United Shoe Workers of America v. Le Danne Footwear, 83 F. Supp. 714 (D. Mass. 1949)

US District Court for the District of Massachusetts - 83 F. Supp. 714 (D. Mass. 1949)
April 18, 1949

83 F. Supp. 714 (1949)

UNITED SHOE WORKERS OF AMERICA, C.I.O.,
v.
LE DANNE FOOTWEAR, Inc.

Civil Action No. 8044.

United States District Court D. Massachusetts.

April 18, 1949.

Grant & Angoff and Sidney S. Grant, all of Boston, Mass., for plaintiff.

Carl D. Epstein, of Boston, Mass., for defendant.

FORD, District Judge.

In this suit brought under Section 301 of the Labor Management Relations Act 1947, 29 U.S.C.A. § 185, defendant moves to dismiss so much of plaintiff's action as is based on an oral agreement alleged in paragraph Sixth of the amendment to the complaint, on the ground that said agreement is neither a collective bargaining agreement nor a valid contract, and hence the action based thereon is not one over which this court is given jurisdiction by Section 301.

In deciding this motion the relevant allegations of the plaintiff's complaint must be taken as true. A written collective bargaining contract between plaintiff-union and defendant-employer signed on December 17, 1947, effective from January 1, 1948, to December 31, 1948, provided that the union could re-open the question of wages during the life of the contract and that if the defendant had not by July 1, 1948, agreed to plaintiff's request for a wage increase, the dispute would be arbitrated *715 by the Massachusetts Board of Conciliation and Arbitration. The union gave notice of its desire to re-open the question of wages. Thereafter, duly authorized representatives of the union and the employer orally agreed to await the outcome of arbitration of the wage disputes between the union and some seventy other employers to be held by the same Massachusetts Board of Conciliation and Arbitration and that whatever increase was awarded in these cases would be paid by the defendant here, effective from the date specified by that award. These cases resulted in an award of an increase of five cents per hour effective as of July 1, 1948. In this action plaintiff seeks damages for the alleged failure of defendant to pay this increase in accordance with the oral agreement.

The question is whether an oral agreement entered into subsequent to a written contract, and during the life of the latter, is a valid collective bargaining contract on which an action may be maintained in this court under Section 301 of the Labor Management Relations Act 1947.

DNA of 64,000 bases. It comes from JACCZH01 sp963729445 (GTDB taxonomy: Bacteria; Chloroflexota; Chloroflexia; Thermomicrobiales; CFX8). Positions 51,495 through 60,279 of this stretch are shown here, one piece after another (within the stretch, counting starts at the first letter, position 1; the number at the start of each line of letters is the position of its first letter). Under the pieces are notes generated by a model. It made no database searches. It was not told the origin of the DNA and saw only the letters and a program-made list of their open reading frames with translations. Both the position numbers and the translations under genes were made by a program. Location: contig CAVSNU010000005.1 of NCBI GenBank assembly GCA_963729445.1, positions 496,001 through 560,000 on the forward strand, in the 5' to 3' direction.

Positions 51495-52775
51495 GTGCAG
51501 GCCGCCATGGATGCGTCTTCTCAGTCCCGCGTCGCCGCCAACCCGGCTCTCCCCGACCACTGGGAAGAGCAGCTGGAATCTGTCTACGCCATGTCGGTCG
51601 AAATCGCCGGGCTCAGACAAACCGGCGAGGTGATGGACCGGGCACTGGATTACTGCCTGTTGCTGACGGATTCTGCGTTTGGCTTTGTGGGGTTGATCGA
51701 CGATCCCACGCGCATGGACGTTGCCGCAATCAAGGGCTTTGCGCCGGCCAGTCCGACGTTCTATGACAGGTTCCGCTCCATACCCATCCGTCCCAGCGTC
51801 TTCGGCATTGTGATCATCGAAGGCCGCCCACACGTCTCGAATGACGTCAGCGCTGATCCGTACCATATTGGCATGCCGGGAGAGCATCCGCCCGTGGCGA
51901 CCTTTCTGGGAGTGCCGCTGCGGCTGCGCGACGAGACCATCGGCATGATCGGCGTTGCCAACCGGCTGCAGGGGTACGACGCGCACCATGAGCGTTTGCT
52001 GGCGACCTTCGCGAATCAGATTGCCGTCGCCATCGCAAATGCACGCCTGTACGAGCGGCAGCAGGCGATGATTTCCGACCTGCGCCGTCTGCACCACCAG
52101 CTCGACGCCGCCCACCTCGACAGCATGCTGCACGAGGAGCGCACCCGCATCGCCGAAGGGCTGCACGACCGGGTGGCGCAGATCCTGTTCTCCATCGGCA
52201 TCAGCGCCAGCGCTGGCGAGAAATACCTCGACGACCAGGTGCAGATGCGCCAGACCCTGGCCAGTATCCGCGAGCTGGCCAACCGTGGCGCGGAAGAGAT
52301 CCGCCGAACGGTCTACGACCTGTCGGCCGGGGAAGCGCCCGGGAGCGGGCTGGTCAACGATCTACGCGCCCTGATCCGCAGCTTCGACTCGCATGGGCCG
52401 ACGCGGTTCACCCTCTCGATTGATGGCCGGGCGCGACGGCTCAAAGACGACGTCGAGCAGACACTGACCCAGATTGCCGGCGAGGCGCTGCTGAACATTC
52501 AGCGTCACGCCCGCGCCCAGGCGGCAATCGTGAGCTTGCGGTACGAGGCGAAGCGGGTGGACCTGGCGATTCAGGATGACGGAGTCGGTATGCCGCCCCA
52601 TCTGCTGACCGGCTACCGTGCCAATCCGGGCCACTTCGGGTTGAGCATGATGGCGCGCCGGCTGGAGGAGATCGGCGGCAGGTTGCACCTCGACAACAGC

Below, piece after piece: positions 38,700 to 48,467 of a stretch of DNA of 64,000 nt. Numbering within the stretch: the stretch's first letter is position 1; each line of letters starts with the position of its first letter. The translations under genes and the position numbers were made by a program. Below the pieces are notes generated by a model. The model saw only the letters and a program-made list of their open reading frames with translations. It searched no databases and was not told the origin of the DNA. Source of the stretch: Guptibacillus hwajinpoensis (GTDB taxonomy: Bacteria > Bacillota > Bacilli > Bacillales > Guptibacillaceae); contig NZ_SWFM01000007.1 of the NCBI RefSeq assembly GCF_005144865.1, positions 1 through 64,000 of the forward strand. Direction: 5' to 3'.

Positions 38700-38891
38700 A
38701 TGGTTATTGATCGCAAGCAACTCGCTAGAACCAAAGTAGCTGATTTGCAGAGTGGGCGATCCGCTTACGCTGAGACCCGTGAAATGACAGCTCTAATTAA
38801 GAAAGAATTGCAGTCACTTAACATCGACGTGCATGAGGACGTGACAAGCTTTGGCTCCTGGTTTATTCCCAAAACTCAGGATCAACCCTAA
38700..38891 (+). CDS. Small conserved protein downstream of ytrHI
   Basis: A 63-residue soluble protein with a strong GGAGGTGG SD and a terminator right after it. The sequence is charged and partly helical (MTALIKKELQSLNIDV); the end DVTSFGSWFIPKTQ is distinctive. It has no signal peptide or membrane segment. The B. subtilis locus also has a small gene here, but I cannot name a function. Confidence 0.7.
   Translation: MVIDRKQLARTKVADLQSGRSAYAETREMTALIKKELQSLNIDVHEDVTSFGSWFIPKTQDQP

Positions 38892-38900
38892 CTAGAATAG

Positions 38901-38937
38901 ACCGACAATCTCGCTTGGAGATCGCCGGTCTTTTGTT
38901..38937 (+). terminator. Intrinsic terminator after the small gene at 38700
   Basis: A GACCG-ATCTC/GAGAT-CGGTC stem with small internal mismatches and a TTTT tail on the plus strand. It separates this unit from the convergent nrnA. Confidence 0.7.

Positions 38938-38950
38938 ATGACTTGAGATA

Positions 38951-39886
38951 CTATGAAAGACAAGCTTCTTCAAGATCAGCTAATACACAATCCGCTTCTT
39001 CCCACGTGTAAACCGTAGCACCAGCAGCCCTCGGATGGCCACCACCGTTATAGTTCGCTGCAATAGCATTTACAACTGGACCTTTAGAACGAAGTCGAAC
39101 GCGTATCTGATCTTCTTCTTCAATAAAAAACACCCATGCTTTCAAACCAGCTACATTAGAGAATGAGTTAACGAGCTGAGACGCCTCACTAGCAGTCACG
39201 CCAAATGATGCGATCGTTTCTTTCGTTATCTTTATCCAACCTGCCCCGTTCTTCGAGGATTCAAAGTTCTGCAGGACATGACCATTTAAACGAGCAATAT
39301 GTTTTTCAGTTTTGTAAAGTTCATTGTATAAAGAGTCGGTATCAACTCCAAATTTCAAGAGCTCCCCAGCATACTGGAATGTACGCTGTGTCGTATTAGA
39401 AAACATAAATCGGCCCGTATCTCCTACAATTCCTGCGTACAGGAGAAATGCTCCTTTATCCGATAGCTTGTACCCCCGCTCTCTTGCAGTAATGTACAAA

In general a subsequent oral agreement adding to or modifying the provisions of a written contract is itself a valid contract unless rendered invalid by a statutory provision requiring certain types of contracts to be in writing in order to be enforceable. Gilman & Son, Inc., v. Turner Tanning Machy. Co., 232 Mass. 573, 575, 122 N.E. 747. Defendant contends that such a requirement is present here, citing Cox v. Gatliff Coal Co., D.C., 59 F. Supp. 882, affirmed Gatliff Coal Co. v. Cox, 6 Cir., 152 F.2d 52, as holding that the National Labor Relations Act, 29 U.S. C.A. § 151 et seq., contemplates that all collective bargaining contracts and, necessarily, all modifications thereof be in writing. That case, however, dealt with an oral agreement prior to or contemporaneous with a written contract, and reliance on it would in any case have been precluded by the operation of the "parole evidence rule." The language of the district court's opinion does appear to require that all collective bargaining agreements be in writing, but in this the court relies on H. J. Heinz Co. v. National Labor Relations Board, 311 U.S. 514, 525, 61 S. Ct. 320, 85 L. Ed. 309. That case, however, goes no farther than to hold that an employer who had arrived at an agreement with a union as a result of collective bargaining was guilty of an unfair labor practice in refusing at the union's request to embody that agreement in a written and signed contract. It in no way indicates that the Act makes any oral agreement between union and employer unenforceable, or requires it to be reduced to writing when the parties made no objection to leaving it in oral form.

Defendant has also contended that the oral agreement is invalid in the light of article Sixth of the written contract, which reads:

"Sixth: The parties hereto agree also that no worker or group of workers or officials shall have the right to modify or waive any of the provisions of this agreement."

But this clearly does no more than to forbid modification by the action of individuals or groups, which could have the effect of weakening or undoing what the union had accomplished as collective bargaining agent of all the workers of defendant. The union and the employer do not purport to sign away, even if they could, their rights as parties to the contract to modify it later by mutual consent.

Consequently, I hold that the complaint sets forth a cause of action on the alleged oral contract over which this court has jurisdiction under Section 301 of the Labor Management Relations Act 1947.

Motion to dismiss is denied.